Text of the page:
The pandemic is exacerbating an already wide chasm in opportunity and access to higher education in the Bay Area — and across the United States.
Before the pandemic, only 22% of students from low-income communities nationally earned a postsecondary degree, compared to 67% of their peers from high-income areas.
In the nine-county Bay Area, for adults age 25 and older, only 29% of Black and 22% of Latino people hold bachelor’s degrees compared with 60% of their white peers.
That was before the pandemic, and now it seems that even fewer California students are taking the steps to enroll in college during the coming year, and possibly beyond. According to a recent EdSource article, college financial aid applications from students under 18 are considerably down compared to prior years, with just 314,855 students under age 18 submitting an application (27,522 fewer than in 2020) as of February 15.
One core issue contributing to this degree divide is the lack of access to high-quality college counseling for students, particularly those in low-income communities. Chronic low spending on counselors has led to extremely high counselor-to-student ratios.
In 2011, high school students received an average of only 38 minutes of college advising in their high school career. Since then, some districts that have invested in more counselors have seen improvement in college-going rates as a result, but these investments require tough trade-offs and are harder to make for lower-income districts that tend to have smaller budgets. California is 21st in the nation in per-pupil spending despite its high cost of living, which means districts have to make their dollars stretch farther.
In affluent communities, accessing support to plan postsecondary education isn’t a question — it’s a given. There, well-resourced high schools typically have robust college counseling programs, parents hire private college coaches or students already know what colleges they want to apply to and how to do so.
At this moment when the nation is paying more attention to deeply rooted inequities, we have an opportunity to reimagine what effective preparation for a postsecondary education can look like. We should focus on investing in postsecondary access and success in school districts that have not historically had the resources or vision to do so for every child. Postsecondary education should be the baseline expectation for all students.
This means systematically ensuring that every child, regardless of apparent interest, has access to a high-quality curriculum, advising, mentoring and data that help them make informed decisions about their futures and to apply, enroll and matriculate to a postsecondary institution.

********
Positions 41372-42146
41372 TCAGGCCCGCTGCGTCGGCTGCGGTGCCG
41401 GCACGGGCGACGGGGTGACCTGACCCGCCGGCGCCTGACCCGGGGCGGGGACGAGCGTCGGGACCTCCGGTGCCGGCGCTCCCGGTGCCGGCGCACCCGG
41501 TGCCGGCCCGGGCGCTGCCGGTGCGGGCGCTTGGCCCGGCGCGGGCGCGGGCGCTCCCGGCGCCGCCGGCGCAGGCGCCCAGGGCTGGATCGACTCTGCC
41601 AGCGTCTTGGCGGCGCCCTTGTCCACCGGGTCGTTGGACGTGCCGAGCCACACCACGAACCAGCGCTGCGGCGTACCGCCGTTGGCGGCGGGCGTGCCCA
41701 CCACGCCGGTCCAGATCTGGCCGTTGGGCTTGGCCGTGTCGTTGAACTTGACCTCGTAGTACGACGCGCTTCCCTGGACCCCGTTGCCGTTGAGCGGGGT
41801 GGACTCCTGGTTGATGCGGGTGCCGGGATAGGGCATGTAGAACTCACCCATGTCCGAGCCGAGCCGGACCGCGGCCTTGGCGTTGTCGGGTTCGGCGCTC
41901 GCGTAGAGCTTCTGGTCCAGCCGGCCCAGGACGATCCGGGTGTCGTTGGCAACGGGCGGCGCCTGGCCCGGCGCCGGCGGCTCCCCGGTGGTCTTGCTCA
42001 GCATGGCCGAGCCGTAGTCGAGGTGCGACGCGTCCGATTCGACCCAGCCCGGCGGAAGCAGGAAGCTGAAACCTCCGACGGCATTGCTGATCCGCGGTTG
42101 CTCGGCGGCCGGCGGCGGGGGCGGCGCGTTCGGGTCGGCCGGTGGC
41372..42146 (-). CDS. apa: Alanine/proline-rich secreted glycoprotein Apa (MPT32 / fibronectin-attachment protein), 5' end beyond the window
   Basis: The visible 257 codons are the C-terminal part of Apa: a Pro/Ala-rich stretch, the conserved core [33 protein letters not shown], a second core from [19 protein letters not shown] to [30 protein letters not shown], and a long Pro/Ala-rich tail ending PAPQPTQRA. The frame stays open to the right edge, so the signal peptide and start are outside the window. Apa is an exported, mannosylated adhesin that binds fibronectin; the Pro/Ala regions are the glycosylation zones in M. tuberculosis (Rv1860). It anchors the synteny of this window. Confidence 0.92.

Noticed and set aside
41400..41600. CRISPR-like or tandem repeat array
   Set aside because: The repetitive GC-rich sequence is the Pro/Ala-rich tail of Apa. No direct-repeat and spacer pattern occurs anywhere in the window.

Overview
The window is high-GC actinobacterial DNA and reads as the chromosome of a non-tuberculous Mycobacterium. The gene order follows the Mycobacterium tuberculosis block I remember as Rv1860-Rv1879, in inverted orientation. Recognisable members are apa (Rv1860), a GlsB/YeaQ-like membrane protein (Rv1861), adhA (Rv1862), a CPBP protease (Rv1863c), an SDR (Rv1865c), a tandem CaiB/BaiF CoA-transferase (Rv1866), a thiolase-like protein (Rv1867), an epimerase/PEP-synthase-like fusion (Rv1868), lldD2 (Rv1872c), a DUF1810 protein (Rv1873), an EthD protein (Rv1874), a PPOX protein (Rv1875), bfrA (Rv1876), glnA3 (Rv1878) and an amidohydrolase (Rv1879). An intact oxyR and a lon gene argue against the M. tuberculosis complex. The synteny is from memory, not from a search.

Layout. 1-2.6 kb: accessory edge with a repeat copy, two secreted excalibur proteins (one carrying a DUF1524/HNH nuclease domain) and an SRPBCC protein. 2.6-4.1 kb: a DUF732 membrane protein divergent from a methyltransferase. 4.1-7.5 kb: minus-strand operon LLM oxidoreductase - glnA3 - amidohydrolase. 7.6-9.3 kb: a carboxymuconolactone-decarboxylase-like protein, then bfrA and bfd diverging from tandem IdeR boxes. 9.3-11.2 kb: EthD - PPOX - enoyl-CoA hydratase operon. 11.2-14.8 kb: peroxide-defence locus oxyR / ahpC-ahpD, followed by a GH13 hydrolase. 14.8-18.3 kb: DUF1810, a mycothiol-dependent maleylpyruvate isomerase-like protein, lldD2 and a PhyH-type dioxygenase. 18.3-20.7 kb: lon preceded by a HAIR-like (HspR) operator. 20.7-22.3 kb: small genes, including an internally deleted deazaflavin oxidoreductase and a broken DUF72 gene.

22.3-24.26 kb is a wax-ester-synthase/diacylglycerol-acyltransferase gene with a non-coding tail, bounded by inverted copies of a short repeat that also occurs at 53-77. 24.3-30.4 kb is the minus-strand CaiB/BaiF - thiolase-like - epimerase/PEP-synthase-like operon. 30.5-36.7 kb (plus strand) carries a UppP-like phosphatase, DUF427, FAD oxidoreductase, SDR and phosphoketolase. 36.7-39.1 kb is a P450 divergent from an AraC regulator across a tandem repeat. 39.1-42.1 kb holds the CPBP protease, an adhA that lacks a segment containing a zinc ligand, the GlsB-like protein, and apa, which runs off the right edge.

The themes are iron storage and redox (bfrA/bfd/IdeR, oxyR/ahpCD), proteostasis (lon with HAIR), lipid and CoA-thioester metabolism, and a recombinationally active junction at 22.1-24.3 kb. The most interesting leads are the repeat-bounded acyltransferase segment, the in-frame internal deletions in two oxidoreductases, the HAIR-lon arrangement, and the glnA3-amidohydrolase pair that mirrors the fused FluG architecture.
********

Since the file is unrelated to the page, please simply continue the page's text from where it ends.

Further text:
There are many nonprofit and community-based programs that are working toward this goal; 10,000 Degrees and Destination College Advising Corps, for example, both do their work embedded within school buildings, and organizations like the Northern California College Promise Coalition are working to build momentum toward our shared goal of postsecondary success for all.
At OneGoal, the organization I head in the Bay Area, we offer a three-year program that starts as a G-Elective — one of the requirements for entry to the University of California and California State systems — during junior year, and continues through senior year and the first year of post-secondary education.
One of the students who participated in the course was Jorge Ramirez, now a freshman at Sacramento State. He told us that before knowing what his options were, he did not plan to go to college because he wasn’t motivated to enroll, and, more important, he didn’t see how he would find the funds to do so.
After he enrolled in the course in 2018, he learned about the FAFSA, a form to apply for college financial aid from the federal government, and the entire college application process. While he originally wanted to study engineering in college, he discovered his passion once in school and is now working on getting his bachelor’s degree with the goal of becoming a social worker.
Our experience suggests that by embedding postsecondary planning into the school day, along with equipping educators to act as mentors and supporters to students’ journeys, students like Jorge can have an equitable opportunity to attain their postsecondary aspirations.
But reversing chronic divestment requires systematic investment. We must take action now. That will require parents and community members backing and supporting school board members who place a high priority on postsecondary attainment.
It will also require looking closely at their school or district’s strategies for promoting postsecondary success, and advocating for plans that provide all children with support to pursue higher education.
As we’ve seen so clearly over the last year, the people’s voice matters. I hope that people all around the country will rise up to demand that postsecondary preparation be integrated into all schools as a matter of equity, and look forward to the day when a postsecondary degree or credential is a right for all.
Lia Izenberg is the executive director of OneGoal Bay Area.
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